- The Washington Times - Wednesday, August 6, 2003

LONDON — The British weapons inspector who committed suicide last month over an intelligence flap remained convinced that Iraq had continued developing a biological-weapons program until the regime was toppled by U.S.-led coalition forces, according to a close colleague.

The weapons expert, who was buried yesterday afternoon in an English country churchyard, also believed that Iraqi scientists possessed the know-how and materials to construct a radiological weapon known as a “dirty bomb.”

The death of David Kelly, who slit his wrist last month after he was exposed as the source for a British Broadcasting Corp. report on British intelligence on Iraq, has been used by critics of Prime Minister Tony Blair to support their claim that he misled the British public.

Meanwhile, a top aide to Mr. Blair apologized Tuesday for comparing the dead Iraq weapons inspector to Walter Mitty, a fictional fantasizer.

The suicide of the scientist days after he appeared in front of a parliamentary panel investigating whether the case for war in Iraq was exaggerated has turned into a test of the Blair government’s credibility.

Mr. Blair’s official spokesman, Tom Kelly, apologized for linking the scientist, a respected government weapons inspector who made dozens of trips to Iraq, to the fictional daydreamer, the creation of American author James Thurber.

In two interviews with BBC reporters, the scientist was reported to have expressed doubt on Mr. Blair’s claim that Iraq could have launched nonconventional warheads within 45 minutes of any order to do so.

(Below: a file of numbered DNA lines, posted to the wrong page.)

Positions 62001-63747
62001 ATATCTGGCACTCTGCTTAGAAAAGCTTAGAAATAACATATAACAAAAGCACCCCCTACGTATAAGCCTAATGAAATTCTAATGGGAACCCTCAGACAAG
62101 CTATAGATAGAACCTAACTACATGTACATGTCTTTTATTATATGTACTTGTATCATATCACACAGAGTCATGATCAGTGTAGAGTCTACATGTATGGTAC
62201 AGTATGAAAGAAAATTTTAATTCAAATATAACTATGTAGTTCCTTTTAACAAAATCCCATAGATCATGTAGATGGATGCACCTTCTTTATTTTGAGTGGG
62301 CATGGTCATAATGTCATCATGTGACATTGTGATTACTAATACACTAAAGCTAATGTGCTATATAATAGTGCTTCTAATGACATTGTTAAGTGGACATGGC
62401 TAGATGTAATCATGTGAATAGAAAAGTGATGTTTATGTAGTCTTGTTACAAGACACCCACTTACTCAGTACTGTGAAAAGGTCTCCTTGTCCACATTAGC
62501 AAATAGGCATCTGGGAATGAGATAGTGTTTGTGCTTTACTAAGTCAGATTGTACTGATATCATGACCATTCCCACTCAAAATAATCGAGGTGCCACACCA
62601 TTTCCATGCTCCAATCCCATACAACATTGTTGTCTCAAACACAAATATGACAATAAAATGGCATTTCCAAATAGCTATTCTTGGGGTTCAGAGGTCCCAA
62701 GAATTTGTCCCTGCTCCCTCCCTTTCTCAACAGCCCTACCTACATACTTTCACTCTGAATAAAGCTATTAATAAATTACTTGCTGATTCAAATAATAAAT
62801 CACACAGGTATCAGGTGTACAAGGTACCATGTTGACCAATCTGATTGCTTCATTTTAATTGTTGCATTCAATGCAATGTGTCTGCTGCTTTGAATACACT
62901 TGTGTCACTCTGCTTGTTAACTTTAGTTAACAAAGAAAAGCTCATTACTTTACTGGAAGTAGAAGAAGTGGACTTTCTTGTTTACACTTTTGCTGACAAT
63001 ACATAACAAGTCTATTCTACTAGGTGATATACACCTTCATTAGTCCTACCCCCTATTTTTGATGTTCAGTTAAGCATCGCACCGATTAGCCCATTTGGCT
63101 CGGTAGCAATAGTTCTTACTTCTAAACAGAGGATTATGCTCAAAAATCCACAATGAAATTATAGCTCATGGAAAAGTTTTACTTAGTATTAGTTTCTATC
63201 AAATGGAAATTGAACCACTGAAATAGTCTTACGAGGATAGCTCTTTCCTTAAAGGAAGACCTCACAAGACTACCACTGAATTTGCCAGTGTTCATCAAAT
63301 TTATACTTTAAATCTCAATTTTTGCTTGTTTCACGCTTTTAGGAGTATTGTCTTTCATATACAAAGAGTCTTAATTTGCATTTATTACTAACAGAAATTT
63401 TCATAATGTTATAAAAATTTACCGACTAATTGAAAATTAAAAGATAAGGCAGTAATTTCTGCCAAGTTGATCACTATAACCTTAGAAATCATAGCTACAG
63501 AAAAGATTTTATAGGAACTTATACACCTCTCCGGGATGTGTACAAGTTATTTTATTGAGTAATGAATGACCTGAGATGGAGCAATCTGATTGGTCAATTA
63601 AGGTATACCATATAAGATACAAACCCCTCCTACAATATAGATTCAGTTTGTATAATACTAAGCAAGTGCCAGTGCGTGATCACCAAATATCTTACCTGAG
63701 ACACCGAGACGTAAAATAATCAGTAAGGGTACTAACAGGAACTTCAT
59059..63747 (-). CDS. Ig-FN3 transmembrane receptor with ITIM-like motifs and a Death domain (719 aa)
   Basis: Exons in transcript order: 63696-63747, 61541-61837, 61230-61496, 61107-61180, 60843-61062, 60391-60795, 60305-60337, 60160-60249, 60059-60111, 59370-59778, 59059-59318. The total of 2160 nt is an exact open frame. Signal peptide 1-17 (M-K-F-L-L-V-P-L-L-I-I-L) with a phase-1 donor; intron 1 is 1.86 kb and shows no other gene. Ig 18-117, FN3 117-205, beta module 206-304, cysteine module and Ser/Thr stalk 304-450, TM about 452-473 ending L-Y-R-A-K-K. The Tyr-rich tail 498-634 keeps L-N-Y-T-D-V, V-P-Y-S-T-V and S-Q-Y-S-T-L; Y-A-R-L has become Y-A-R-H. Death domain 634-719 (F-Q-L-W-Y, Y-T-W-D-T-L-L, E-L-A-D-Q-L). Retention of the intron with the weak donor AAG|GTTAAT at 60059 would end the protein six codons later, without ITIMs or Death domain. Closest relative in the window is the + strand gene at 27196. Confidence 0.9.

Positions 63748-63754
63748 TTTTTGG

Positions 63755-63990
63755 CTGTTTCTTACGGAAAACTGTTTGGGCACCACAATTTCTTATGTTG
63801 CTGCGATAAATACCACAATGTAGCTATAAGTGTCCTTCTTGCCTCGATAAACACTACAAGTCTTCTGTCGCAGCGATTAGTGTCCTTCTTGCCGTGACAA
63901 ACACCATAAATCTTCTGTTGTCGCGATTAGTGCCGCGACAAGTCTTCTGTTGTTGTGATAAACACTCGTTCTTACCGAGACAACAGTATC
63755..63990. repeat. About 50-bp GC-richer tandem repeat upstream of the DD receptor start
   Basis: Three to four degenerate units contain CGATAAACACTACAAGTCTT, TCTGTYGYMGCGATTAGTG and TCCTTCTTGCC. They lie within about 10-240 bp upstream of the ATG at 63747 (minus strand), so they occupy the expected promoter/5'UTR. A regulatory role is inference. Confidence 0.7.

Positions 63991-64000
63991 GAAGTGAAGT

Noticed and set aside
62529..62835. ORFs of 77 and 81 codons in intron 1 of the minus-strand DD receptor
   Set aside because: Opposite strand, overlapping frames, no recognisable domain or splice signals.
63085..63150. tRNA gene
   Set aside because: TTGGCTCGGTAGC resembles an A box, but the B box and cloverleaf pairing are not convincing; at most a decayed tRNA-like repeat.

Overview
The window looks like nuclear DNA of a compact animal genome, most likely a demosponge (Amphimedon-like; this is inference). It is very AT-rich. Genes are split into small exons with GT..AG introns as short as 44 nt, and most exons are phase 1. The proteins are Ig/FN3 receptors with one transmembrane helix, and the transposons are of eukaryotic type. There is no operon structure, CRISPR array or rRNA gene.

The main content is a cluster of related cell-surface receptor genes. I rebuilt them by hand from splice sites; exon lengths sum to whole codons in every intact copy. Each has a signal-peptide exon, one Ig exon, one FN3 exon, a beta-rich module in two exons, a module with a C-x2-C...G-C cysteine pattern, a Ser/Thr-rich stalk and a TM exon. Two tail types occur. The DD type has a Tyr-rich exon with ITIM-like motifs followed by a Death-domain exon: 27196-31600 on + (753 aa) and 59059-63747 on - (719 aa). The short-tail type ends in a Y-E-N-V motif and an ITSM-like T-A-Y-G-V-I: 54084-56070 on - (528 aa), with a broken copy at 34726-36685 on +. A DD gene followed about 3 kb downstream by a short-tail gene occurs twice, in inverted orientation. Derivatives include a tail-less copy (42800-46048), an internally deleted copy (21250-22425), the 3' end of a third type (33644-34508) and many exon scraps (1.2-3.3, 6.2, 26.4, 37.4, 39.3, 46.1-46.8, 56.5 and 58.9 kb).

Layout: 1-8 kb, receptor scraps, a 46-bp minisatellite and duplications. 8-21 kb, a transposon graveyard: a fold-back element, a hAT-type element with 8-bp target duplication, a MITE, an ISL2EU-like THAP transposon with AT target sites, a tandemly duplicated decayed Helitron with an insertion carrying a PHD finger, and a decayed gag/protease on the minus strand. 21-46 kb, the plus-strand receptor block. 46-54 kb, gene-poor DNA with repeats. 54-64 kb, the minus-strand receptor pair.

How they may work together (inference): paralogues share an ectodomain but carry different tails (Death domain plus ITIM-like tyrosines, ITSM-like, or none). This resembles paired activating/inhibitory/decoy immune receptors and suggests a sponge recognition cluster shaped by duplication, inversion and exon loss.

It is now emerging that Mr. Kelly was firmly convinced that Saddam Hussein’s regime did present a serious threat.

The scientist died only two days before he was due to fly to Iraq to join the secretive Iraqi Survey Group, which is seeking to amass evidence for the coalition leaders’ assertion that Iraq had biological-, chemical- or nuclear-weapons programs.

“I spoke to him by phone on his return from Iraq and four days before his death,” said Terry Taylor, a former British colonel who was a chief nuclear inspector in Iraq and worked closely for years with Mr. Kelly, who led the biological team.

“I didn’t detect any change in his view on the Iraqi biological program,” Mr. Taylor said in an interview. “He and I both believed they had a hidden program, and I detected no change is his fundamental view.”

Mr. Taylor, who now heads the Washington office of the prestigious International Institute for Strategic Studies, was speaking after attending a high-powered conference of international warfare specialists at Saclay, near Paris.

Mr. Kelly was laid to rest in southern England’s midsummer heat after a moving ceremony yesterday, attended by British Deputy Prime Minister John Prescott and the judge who will hear evidence on the circumstances of his death.

Mr. Kelly had played key roles in getting first the Soviets and, years later, the Iraqis, to reveal key elements in their biological-weapons programs, Mr. Taylor said.

“We managed to break the Iraqis over their secret and illegal biological program in March 1995 — and David must take a lot of credit for that,” he said.

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